Thursday, October 04, 2007

Low Culture

Ruminations of a mildly polemical, highly speculative slant. On the spectacular. Not in the Debordian sense here--more like 'the Colosseum' or Tom Gunning's 'Cinema of Attractions.'

A generalized historical picture, which of course I've touched on here before: it wasn't until about 1903 that the middle classes--who were largely responsible for cinematic production from the get-go--also began to heavily join the ranks of moving picture audiences; this is how Burch figures it, because the triple-blade shutter eliminated the most physically painful aspects of the flicker, which the working class audiences were apparently more willing to endure at the time. (As I understand it there is more nuance to this history of filmic spectatorship, but I think as a basic gloss it still holds.) [EDIT: I've misremembered the date, it was in 1909 that flicker was more or less eliminated in movie screens, though the shutter for it was invented before this date. Six years is a long time in early cinema history so I've made a gaffe. See comments below.] It was shortly after this change that what Burch calls the Institutional Mode of Representation began to take effect; that the (commercially) dominant form of films went from being a variety of spectacles ("cinema of attractions") to narratives that, among other things, incorporated those spectacles. When the very great flicker films of the 1960s were made, no revolutions came about as even a partial a result of them obviously, but a new and I think fascinating cinematic strain came [back] into being, at least. It was an experimentalism that did not hurt the bourgeoisie, as scholar Burch and practicioner Tony Conrad may have hoped, but keep in mind that it also wasn't co-opted, whereas a lot of (say) the Nouvelle Vague's effects and tropes were. Paul Sharits, who did a lot of work with flicker and with violent imagery and sound, actually comes across in his writing as more of a thoughtful hippie type with a pedagogical slant: he was trying to make films that would bring people to meditative states, not High Works of Art so much as tools for beauty or peace. This is one of the major reasons why I think avant-garde/experimental/poetic cinema deserves to be talked about still, and not as "elite" cinematic product--not because of vanguardism, but because it strives to fulfill simple human desires for beauty, fascination, wonder, reflection, criticism, etc. I think there is good reason why a lot of the "real" avant-garde, as distinguished from the modernist "art film" tradition insofar as we can distinguish the two, has actually not been appropriated and co-opted by capitalism. It hasn't been harmful to capitalism, but it could be helpful outside of capitalism. Whereas narrative(/art) masterpieces of cinema are frequently geared towards a number of ideological projects, and of course operate first and foremost in the global profit system (and Bruce Baillie films don't)--even when these complicit commercial works are, by all means, masterpieces. The avant-garde in painting has a big money market behind it; in cinema, not really, unless you're talking about visual artists "visiting" cinema-land (Matthew Barney, whose films I've not seen and make no judgments on).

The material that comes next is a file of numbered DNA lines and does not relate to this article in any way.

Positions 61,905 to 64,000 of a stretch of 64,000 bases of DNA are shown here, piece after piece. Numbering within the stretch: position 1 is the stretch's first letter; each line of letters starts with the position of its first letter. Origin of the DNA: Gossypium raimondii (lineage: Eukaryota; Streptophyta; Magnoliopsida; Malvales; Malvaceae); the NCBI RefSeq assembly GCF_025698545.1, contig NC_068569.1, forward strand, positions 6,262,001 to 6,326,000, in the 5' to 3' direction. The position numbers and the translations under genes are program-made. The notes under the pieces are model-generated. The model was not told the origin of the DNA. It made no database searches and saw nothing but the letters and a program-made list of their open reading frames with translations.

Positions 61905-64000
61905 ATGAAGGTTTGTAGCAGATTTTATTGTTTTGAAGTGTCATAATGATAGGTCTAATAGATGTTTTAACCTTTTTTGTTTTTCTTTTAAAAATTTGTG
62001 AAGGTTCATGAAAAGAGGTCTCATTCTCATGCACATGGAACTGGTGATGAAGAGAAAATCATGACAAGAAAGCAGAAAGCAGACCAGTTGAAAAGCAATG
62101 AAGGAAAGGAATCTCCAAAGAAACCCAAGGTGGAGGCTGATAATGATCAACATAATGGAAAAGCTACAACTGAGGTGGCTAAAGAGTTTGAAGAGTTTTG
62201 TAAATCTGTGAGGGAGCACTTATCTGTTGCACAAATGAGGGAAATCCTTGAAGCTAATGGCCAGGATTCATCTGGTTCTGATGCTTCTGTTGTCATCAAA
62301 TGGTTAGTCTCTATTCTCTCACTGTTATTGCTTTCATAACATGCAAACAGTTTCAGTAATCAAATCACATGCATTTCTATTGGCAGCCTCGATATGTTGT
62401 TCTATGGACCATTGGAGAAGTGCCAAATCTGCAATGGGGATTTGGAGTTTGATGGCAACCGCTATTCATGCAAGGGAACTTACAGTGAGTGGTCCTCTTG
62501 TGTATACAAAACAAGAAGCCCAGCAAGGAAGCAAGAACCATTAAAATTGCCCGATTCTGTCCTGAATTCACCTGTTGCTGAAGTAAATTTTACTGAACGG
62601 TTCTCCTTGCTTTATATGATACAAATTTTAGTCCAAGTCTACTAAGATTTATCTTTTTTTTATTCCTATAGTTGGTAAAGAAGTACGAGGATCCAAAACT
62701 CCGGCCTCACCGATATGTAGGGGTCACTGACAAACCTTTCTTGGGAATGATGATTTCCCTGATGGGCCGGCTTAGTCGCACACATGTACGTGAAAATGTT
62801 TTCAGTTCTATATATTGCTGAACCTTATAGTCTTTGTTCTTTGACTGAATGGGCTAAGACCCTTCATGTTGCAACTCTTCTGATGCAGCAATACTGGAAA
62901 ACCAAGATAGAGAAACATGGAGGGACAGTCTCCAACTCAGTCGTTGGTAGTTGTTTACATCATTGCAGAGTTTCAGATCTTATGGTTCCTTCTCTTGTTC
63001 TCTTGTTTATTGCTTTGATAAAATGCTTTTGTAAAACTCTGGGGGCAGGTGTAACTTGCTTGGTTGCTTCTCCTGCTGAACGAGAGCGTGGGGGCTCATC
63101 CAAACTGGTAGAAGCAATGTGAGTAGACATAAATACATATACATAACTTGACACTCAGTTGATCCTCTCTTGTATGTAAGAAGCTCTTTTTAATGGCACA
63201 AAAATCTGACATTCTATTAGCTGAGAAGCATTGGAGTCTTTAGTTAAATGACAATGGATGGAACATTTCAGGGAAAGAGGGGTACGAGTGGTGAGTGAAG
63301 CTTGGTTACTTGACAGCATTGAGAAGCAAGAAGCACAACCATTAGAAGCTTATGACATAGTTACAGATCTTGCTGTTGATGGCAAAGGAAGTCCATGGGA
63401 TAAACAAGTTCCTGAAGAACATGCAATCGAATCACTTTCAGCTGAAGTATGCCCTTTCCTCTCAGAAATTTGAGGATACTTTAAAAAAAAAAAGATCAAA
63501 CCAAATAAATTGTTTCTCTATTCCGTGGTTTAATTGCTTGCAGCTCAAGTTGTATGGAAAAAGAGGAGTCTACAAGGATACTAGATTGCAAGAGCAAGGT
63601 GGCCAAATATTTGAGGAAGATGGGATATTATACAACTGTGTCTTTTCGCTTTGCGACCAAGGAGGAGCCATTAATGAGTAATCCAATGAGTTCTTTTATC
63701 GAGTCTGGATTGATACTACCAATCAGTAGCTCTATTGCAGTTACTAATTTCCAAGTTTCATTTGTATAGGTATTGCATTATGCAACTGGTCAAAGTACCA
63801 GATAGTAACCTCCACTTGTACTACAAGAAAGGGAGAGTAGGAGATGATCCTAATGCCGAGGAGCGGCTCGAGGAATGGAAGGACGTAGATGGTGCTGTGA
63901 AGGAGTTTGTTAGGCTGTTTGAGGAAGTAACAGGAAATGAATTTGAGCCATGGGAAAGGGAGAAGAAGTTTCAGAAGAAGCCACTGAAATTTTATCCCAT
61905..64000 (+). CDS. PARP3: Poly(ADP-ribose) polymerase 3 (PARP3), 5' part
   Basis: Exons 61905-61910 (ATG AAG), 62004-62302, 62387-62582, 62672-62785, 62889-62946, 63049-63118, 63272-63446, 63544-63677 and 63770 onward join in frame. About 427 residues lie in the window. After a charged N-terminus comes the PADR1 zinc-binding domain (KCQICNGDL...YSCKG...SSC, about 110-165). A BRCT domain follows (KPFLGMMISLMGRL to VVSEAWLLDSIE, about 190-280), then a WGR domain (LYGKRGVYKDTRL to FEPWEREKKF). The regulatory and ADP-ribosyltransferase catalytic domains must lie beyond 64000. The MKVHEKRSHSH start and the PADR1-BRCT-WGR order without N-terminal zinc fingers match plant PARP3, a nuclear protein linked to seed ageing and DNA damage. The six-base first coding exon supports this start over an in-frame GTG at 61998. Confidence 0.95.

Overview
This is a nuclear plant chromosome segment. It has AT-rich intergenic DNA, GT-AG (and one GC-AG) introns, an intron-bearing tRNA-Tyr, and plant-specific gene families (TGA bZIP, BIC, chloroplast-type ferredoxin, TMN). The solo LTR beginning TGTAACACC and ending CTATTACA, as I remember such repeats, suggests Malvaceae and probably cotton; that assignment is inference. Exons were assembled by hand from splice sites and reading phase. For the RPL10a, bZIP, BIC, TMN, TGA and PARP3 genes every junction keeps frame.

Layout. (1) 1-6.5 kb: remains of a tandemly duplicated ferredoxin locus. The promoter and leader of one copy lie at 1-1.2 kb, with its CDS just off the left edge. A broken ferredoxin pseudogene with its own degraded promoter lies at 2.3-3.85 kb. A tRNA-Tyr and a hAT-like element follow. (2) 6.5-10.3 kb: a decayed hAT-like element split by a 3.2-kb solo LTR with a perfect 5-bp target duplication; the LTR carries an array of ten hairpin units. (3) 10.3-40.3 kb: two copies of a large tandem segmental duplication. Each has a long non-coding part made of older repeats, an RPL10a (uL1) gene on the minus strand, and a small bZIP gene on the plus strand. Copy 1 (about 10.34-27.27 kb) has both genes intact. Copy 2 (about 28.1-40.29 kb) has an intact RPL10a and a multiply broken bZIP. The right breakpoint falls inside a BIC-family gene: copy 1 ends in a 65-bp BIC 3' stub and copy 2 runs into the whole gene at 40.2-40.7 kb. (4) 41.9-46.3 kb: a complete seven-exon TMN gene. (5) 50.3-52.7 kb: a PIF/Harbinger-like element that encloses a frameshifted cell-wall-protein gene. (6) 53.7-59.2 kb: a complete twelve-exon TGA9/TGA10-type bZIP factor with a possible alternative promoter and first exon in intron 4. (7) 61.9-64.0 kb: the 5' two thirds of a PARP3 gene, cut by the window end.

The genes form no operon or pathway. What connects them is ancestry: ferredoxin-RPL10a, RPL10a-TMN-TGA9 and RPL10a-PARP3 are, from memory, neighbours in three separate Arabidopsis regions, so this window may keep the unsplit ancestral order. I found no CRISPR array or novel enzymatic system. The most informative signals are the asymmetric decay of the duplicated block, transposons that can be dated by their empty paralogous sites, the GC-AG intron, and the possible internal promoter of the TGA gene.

Part of what this entails is bringing the vaunted a-g tradition "down" to low culture--serving perfectly obvious, transparent functions. Now obviously, dealing with hyper-educated mathematics-flirting works of Hollis Frampton is not a passive experience, nor is it helped by ignorance of a lot of what Frampton was working with, in terms of cultural references and material. By bringing part of (a very marginalized) high culture "low" I don't mean that I want to dumb anything down. But to recharacterize the works as having everyday functions, which I am confident the films of Brakhage, Sharits, et al. can fulfill should anyone want them to. But if you look at a lot of what is despised in media culture today, such as the stuff that film critic Mark Kermode wouldn't bring himself to watch, you'll see that it attracts viewership among people who, I think, aren't that fooled as to the form and content of what they see--does anyone think the viewers of American Idol, NASCAR, pro wrestling or numerous other bad/disreputable/"guilty pleasure" shows are not aware of the sensationalism, the deft narrative/spectacular constellations, which draw viewers in? The much-ignored, ridiculed working class and poor, and possibly also the market of middle-class adolescents, who comprise a lot of the audiences for bad TV and such, I think they're all largely aware of properties (the limitations as well as desired functions) of these works. (Having been a middle-class adolescent, as well as having my familial roots and personal experience in working-class backgrounds, I have to say I'm less optimistic about teenagers with pocket money and status issues than I am about rednecks who watch WWE.) The respectable move is to always justify why something is good, not to simply say "I like it, I'm drawn to it." To identify a guilty pleasure is to submit the honesty of the latter type to respectable "taste statutes." Of course many people may be honest about what they like without being critical of why they might like it, too.